Oxygen plasma modification of poly(3-hydroxybutyrate-co-3-hydroxyvalerate) film surfaces for tissue engineering purposes
Journal of Applied Polymer Science
John Wiley & Sons, Inc.
1285 - 1289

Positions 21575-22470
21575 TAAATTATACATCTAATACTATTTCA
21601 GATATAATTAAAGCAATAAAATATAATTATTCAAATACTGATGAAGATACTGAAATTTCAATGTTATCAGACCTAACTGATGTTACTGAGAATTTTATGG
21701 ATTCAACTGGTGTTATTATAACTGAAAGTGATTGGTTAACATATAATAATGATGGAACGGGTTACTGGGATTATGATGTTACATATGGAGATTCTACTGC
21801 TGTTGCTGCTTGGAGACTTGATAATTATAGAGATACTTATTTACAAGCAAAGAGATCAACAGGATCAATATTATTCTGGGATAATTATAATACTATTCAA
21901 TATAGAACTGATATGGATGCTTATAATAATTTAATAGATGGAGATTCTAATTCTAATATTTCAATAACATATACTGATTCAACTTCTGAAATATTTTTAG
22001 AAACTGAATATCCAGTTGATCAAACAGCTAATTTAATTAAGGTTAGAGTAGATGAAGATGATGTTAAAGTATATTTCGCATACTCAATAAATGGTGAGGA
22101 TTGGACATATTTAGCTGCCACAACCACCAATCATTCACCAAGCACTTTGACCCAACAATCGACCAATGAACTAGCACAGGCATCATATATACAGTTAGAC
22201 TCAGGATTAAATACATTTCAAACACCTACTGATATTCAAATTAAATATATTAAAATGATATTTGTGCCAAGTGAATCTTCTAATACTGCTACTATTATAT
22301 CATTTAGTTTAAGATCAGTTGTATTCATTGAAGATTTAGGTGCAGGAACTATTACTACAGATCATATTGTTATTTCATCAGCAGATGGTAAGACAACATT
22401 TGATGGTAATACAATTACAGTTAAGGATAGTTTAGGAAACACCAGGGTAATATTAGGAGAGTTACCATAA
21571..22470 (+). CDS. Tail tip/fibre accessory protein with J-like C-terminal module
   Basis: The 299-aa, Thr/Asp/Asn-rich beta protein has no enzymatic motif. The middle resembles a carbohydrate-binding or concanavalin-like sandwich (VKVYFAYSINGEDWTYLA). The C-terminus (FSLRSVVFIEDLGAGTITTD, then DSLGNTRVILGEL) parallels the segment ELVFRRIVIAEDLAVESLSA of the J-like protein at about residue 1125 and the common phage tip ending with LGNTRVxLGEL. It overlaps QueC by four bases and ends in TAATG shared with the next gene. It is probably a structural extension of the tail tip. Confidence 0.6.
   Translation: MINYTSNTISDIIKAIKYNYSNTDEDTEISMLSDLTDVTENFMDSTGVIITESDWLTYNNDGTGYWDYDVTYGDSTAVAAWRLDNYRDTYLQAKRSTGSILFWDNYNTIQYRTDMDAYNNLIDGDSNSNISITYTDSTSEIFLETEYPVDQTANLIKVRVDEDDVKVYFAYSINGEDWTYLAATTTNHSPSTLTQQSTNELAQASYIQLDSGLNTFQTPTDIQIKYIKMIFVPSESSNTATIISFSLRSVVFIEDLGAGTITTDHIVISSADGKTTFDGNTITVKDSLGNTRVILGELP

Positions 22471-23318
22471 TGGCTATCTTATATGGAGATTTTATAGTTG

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Plasma glow-discharge application is known as a technique to coat or modify the surfaces of various materials. In this study, the influence of oxygen rf-plasma treatment on surface and bulk properties of a biological polyester, poly(3-hydroxybutyrate-co-3-hydroxyvalerate), were studied by determining water content and water contact angle, and by using X-ray photoelectron spectroscopy (XPS) and scanning electron microscopy (SEM). The plasma-treated films absorbed more water than the untreated film, and the absorbance increased with the total power applied. The water contact angles decreased and O/C atomic ratio increased on treatment, indicating that the material became more hydrophilic due to increases in the oxygen-containing functional groups on the surface of the polymer. A direct relation could be observed when the O/C ratio was plotted against the total power applied (treatment duration x treatment power). SEM revealed a visual record of surface modification, the extent of which increased with increased total power. It was thus possible to alter the surface chemistry and relevant properties of the polymer film using oxygen plasma as a tool.